Network security firm Fortinet released its latest threat report Monday, which covers trends and observations from Q4 2012, including four types of malware aimed at financial theft, and an increase in server vulnerability scanning by hacktivists.
According to Fortinet data, the last quarter of 2012 had to contend with four pieces of malware that grew in scope month over month, spiking in overall activity within a seriously short amount of time – as in from a day to a week.
One of the variants posed as a Flash update and compromised login data. Called Simda.B, the malware allows criminals access to social networking profiles, and various other Web-based accounts, which are used to further spread the malware itself. One of the top targets is financial account data, in order to siphon funds.
After that, Rogue Anti-Virus (FakeAlert.D) was another popular malware strain with criminals, which flooded the infected host with registration notices. Ransomware was also rather popular, earning the attacker money by preventing a user’s machine from booting or encrypting data on the victim’s machine and demanding payment for the key to decrypt it. Finally, Fortinet tracked the spread of a Zeus variant that captured banking details, which was later modified to intercept SMS data on mobile devices.
“While methods of monetizing malware have evolved over the years, cybercriminals today seem to be more open and confrontational in their demands for money – for faster returns,” said Guillaume Lovet, senior manager of FortiGuard Labs’ Threat Response Team.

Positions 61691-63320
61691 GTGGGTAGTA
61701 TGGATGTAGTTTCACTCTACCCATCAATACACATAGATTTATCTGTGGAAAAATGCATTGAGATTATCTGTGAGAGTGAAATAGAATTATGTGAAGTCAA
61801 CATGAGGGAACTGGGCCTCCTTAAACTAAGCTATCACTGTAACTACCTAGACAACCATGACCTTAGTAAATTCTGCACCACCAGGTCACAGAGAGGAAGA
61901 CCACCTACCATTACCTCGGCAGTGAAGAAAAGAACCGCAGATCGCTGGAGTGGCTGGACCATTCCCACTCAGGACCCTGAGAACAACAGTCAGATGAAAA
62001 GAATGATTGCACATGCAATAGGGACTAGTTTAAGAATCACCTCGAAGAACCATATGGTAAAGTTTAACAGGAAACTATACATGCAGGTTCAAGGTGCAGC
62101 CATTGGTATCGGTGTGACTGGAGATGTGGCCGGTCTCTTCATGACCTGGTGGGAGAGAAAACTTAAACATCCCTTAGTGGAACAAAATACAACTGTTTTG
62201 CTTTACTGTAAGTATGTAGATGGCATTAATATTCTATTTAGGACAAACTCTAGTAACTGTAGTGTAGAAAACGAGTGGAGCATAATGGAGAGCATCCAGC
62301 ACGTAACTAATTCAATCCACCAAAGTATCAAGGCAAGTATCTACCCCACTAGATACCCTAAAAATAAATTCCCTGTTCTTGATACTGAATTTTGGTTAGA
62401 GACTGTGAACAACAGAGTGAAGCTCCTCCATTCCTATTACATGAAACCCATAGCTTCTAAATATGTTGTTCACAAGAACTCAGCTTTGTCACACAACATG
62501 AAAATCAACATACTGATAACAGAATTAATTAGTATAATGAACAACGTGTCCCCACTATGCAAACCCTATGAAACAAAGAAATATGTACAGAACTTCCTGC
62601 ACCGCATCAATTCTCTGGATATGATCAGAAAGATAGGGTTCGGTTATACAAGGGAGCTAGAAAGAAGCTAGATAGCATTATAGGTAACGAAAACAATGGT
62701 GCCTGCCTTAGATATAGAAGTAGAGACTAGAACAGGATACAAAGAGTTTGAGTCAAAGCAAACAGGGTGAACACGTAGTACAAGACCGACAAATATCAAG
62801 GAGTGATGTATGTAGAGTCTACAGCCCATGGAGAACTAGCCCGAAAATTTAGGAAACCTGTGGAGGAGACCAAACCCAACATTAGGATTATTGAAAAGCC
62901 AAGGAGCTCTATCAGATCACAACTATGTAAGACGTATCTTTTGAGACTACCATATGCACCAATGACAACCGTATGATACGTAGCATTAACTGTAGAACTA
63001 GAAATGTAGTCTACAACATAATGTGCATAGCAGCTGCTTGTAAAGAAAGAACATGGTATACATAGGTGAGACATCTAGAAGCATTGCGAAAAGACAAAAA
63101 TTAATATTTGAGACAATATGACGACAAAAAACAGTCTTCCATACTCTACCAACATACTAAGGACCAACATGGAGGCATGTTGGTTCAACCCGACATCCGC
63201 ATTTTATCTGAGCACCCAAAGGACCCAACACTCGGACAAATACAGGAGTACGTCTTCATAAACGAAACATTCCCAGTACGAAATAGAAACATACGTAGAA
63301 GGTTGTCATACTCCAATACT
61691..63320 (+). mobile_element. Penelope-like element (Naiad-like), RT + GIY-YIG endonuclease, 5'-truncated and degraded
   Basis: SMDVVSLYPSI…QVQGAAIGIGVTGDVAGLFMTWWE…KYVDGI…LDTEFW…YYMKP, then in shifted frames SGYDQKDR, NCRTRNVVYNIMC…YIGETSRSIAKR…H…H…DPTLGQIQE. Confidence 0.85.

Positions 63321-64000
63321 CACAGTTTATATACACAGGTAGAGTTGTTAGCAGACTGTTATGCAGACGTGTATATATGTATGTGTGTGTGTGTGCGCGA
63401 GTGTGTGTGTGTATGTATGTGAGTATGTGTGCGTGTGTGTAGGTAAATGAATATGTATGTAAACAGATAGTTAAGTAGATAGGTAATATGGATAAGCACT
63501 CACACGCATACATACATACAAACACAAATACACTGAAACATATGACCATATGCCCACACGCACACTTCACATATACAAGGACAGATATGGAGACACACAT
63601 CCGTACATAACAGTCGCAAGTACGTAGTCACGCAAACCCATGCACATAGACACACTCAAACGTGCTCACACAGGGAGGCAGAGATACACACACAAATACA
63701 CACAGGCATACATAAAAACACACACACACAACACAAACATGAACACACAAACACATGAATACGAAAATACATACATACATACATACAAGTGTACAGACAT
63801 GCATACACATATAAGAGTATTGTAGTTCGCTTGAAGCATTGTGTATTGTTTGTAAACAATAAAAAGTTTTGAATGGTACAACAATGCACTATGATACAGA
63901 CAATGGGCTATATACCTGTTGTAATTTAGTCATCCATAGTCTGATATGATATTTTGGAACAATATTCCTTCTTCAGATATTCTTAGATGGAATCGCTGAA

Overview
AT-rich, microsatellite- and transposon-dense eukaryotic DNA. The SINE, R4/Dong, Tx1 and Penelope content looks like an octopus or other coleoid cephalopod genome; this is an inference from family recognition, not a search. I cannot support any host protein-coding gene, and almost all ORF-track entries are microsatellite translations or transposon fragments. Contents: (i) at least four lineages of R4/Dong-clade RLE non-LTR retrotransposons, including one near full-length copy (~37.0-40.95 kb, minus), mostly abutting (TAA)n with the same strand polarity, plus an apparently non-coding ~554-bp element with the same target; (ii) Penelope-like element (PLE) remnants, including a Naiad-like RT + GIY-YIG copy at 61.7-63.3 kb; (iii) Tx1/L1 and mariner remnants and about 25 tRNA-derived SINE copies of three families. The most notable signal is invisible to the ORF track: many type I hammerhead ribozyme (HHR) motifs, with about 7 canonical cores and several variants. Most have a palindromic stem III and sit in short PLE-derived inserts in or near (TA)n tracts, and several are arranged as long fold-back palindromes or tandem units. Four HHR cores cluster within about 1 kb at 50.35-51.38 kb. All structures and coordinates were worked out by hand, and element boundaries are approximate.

“Now it’s not just about silently swiping passwords, it’s also about bullying infected users into paying. The basic steps users can take to protect themselves, however, have not changed. They should continue to have security solutions installed on their computers, update their software diligently with the latest versions and patches, run regular scans and exercise common sense.”
Also observed in Q4 2012, was high activity levels of ZmEu. ZmEu is a tool developed by Romanian hackers to scan Web servers running vulnerable versions of phpMyAdmin in order to take control. According to the report, the activity level has risen a full nine times since September, before finally leveling off in December.
“This activity spike suggests a heightened interest by hacktivist groups to facilitate various protests and activist movements around the world. We expect such scanning activity to remain high as hacktivists pursue an ever-increasing number of causes and publicize their successes,” Lovet continued.